On August 1, 2012, it was drizzling constantly in London. The traffic was slow and movement wasn’t easy, especially for those who were outsiders.
Yet, the Royal Artillery Barracks, the shooting venue for the London Olympics, was packed with spectators, many of them Indians. It included India’s then sports minister Ajay Maken. Braving the rain with an umbrella on his head, the minister was waiting patiently for the double trap event to begin, where India’s Ronjan Sodhi was among the favourites to win a medal.
As Sodhi belied all expectations by failing to reach the final, the minister could be spotted leaving the venue with disappointment writ large on his face. He couldn’t be faulted after all -- the sports ministry reportedly spent close to Rs. 1 crore for training and exposure trips of Sodhi under the Operation Excellence London 2012 (OPEX) scheme. It didn’t pay dividends that morning.
Jump cut to Tokyo 2021. Another August day, the seventh to be exact, turned out to be a path-breaking moment in Indian sports history as javelin thrower Neeraj Chopra bagged the country’s first ever gold medal in Olympic athletics.
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Even before the awe of witnessing such an unbelievable piece of history could sink in, the Sports Authority of India (SAI) released the details of the money spent on Neeraj through the Target Olympic Podium Scheme (TOPS) and Annual Calendar for Training and Competition (ACTC). The figure looked truly impressive as more than Rs. 1,81,00,000/- of taxpayers’ money was used to prepare Neeraj for the Olympics. He didn’t disappoint -– the returns were far more than what one would have imagined.
Sports has always been a strange phenomenon; money can’t guarantee success. Even a top class professional approach could be frustrating as achievements can still remain as elusive. The roles of sheer merit and years of hard work behind excellence can never be discounted at the highest level.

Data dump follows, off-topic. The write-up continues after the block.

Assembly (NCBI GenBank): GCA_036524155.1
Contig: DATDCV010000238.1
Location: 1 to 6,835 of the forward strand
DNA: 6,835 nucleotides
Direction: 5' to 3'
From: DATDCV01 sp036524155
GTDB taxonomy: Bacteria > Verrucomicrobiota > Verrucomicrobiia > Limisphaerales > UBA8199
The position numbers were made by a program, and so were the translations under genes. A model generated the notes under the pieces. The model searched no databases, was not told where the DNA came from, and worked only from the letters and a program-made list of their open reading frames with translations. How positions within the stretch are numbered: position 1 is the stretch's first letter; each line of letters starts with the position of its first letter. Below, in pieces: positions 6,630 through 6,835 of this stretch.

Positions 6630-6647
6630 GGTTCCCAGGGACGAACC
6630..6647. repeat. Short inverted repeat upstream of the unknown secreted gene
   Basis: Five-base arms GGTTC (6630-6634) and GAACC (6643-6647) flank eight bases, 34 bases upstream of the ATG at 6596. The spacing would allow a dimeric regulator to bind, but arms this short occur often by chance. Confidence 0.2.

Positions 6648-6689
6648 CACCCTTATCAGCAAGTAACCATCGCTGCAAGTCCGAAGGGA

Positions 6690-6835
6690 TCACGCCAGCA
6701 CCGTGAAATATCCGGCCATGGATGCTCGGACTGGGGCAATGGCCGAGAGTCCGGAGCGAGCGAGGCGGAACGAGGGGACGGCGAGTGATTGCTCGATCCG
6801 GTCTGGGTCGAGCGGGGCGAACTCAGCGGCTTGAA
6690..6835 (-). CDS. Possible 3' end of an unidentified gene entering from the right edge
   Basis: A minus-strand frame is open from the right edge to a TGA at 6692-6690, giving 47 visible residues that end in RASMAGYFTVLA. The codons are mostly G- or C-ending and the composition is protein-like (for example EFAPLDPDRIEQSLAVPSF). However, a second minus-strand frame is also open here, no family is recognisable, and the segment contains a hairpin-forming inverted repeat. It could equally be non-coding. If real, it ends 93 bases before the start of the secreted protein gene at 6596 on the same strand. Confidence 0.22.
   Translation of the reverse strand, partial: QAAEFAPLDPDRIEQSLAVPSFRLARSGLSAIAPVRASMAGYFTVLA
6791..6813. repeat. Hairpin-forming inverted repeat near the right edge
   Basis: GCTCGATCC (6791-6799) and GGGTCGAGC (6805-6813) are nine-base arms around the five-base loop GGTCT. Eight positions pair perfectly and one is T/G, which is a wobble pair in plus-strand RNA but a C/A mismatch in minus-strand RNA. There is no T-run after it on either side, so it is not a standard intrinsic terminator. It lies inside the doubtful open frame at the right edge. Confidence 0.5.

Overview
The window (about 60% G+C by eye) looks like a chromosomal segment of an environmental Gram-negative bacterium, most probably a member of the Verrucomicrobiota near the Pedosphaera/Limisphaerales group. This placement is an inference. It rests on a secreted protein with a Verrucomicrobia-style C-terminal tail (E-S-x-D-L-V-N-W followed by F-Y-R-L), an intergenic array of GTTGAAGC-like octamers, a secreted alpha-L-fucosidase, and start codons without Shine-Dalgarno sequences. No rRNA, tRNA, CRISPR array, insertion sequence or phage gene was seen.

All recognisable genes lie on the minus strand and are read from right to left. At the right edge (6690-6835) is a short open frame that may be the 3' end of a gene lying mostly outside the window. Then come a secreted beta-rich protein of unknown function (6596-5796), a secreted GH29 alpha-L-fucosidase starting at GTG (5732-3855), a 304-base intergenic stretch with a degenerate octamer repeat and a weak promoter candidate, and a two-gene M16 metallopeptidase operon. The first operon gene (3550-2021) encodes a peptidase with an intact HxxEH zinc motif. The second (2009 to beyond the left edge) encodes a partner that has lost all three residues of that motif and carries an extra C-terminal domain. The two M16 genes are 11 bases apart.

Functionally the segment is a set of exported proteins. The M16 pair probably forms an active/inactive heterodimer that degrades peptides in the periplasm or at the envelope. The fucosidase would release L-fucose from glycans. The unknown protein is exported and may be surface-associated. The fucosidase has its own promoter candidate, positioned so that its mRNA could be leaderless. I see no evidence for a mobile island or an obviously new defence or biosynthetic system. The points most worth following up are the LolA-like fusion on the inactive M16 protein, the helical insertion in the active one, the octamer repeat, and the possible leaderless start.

But then, money can play an important part in backing the deserving and those who have talent and tenacity to reach the top. It’s a simple idea that took years for the Indians to learn, understand and implement. Had India not decided to host the Commonwealth Games (CWG) in 2010, the mindset would have remained the same. It’s the change in attitude that hugely contributed towards achieving India’s highest ever tally of seven medals in Tokyo.
The turnaround probably began the day the curtain came down on the 2006 CWG in Melbourne. As the assembled athletes promised each other to meet in New Delhi four years later, India realized they, as the host nation, were bound to excel on the field.
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For the first time, the sports ministry and the Indian Olympic Association (IOA) made some effort to prepare their athletes for international events. The results were instant –- three medals came from the 2008 Beijing Olympics, including an individual gold by Abhinav Bindra, and a record haul of 101 medals from the CWG on home turf, more than double the number of medals India won in Melbourne. India’s hosting of the 2010 CWG was bitterly criticized on several fronts -– mainly because of corruption charges. Yet, it was a landmark Games for India from a sporting angle.
Changes are always hard to accept; it happened with Indian sports too. The government’s increasing involvement in sports and escalation in spending was initially a matter of discomfort for many. So much so, a BJP spokesperson was quoted as saying in 2010 that with the money spent on the 2010 CWG all the slum dwellers in New Delhi could have been given proper houses and a better quality of life.